Goals of the exercise: A discussion about affiliation and exclusion; to experience consequences of exclusion; to recognize one’s behavior in situations when they’re excluded; to experience how belonging to an exclusionary group brings positive emotions; to recognize that being the excluded minority hurts much more than the majority thinks
Age of the participants: 13+
Number of participants: 12+
Duration of the exercise: 45 minutes
Step by step
- Two or three participants leave the room. It is important that the participants do it voluntarily. Two other participants carefully observe the game and take notice of everyone’s actions. All other participants form groups of 3 – 5 people. They are asked to find and make an interesting and controversial common discussion.
- The task of the groups is to either exclude, accept or ignore the participants who are waiting outside, once they return. The three participants are instructed to return to the room and try to join a group.
- The groups should be far enough from each other in order to be clearly distinguishable. The exclusionary groups may get additional tips on possible behavior:
- be chilly and repellent,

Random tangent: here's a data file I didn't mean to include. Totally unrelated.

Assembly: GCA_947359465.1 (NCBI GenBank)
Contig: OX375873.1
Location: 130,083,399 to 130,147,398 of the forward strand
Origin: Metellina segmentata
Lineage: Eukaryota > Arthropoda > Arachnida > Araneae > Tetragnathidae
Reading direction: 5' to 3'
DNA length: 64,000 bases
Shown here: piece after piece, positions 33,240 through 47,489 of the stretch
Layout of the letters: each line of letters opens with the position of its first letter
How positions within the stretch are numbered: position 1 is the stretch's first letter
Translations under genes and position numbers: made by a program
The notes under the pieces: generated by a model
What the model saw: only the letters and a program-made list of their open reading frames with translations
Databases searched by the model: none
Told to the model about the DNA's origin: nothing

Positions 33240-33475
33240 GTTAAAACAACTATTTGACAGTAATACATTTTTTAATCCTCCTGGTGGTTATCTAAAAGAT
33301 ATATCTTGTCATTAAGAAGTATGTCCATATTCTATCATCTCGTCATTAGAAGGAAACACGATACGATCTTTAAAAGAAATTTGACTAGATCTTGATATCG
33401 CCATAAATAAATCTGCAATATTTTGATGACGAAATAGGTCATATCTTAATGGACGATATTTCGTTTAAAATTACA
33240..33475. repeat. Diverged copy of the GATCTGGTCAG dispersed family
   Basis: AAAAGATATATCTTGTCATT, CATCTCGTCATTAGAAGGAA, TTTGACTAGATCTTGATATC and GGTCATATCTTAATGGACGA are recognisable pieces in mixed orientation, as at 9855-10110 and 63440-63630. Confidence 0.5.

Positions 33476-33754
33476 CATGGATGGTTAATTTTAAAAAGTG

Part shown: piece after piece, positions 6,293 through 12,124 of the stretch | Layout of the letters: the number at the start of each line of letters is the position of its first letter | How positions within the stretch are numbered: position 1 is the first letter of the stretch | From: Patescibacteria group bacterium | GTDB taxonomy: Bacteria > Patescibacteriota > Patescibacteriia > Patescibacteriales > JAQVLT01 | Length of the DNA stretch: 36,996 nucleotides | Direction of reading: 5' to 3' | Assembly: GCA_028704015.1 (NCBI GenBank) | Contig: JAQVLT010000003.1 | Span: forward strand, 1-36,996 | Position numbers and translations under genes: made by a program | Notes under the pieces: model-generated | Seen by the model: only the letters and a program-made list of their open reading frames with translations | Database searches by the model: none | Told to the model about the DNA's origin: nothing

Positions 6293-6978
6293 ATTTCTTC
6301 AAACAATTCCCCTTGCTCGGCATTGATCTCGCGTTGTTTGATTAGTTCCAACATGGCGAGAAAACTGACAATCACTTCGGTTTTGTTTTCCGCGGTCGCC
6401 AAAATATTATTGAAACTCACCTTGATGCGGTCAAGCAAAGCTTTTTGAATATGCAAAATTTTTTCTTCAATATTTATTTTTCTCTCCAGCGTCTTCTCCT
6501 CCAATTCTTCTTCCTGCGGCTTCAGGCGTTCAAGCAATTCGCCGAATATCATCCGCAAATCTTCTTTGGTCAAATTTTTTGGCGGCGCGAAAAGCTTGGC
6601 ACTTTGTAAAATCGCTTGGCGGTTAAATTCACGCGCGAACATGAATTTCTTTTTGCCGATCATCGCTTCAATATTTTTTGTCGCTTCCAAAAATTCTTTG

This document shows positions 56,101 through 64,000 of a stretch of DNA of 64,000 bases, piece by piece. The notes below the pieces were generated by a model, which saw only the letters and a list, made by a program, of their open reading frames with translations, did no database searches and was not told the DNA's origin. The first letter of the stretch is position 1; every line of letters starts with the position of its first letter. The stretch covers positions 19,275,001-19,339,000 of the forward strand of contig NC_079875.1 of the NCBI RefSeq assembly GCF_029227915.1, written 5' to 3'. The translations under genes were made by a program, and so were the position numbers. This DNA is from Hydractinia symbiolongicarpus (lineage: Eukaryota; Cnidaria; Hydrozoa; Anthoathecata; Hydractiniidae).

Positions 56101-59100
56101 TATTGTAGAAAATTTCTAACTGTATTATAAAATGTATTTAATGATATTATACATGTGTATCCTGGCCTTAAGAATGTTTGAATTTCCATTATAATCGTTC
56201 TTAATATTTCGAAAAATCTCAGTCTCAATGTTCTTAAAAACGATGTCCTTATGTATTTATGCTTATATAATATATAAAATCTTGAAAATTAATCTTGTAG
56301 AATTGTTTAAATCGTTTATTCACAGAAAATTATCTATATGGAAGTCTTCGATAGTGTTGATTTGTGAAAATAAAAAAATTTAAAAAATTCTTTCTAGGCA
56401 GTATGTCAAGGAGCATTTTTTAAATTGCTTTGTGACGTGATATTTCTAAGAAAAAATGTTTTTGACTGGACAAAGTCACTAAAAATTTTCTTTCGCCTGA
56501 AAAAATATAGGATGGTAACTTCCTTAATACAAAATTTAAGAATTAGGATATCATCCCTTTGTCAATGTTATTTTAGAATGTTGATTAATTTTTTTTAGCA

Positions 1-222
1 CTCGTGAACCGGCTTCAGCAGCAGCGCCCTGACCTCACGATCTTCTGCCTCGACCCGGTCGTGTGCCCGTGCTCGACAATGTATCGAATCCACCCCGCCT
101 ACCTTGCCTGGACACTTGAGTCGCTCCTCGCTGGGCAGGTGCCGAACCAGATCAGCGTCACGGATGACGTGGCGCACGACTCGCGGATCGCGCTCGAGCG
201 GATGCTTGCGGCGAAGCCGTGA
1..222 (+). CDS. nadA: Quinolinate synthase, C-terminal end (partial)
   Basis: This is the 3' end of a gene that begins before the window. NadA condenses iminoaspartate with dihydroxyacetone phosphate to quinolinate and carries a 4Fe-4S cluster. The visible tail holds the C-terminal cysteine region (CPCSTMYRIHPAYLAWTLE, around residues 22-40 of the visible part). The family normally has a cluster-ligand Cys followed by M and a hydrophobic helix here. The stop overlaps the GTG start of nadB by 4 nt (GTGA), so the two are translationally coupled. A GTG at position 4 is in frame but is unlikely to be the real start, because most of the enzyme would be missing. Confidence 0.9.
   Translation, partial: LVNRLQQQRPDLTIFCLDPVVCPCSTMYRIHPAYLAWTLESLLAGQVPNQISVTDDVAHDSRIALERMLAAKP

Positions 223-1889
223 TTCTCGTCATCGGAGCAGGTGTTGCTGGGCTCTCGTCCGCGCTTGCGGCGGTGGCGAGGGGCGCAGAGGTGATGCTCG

- stop talking when the new ones approach,
- break apart and gather elsewhere when approached by the newcomer,
- arrange a code (for example a cough, a head shake when saying “we”, a certain laugh), to show that the new person is not privy to the discussion.
- Replace keywords with other terms (e.g. “read a book” for “smoking”, “book” for “cigarette”, etc.).
- The game takes about 10 minutes. The “excluded ones” can decide how to enter the room – alone (one by one or simultaneously) or together as a group.
In the following evaluation the “excluded ones” should be interviewed first:
- What is it like to join a group and not be included?
- What is it like to become part of the group?
- What strategies did you try? How did the groups react?
Then the exclusionary groups should be asked:
- What is it like to be part of a group that excludes?
- How easy or difficult it was to reject others?
Then the observers are asked:
- What have you observed?
- What is it like standing outside?
And some questions for all:
- Do you know such situations from everyday life? From what context?
- Can these experiences be transferred to real life? (Codes: branded clothing, specific language, welcome rituals, smartphones, etc.)
Authorship/adaptation or source: http://baustein.dgb-bwt.de/B2/InOut.html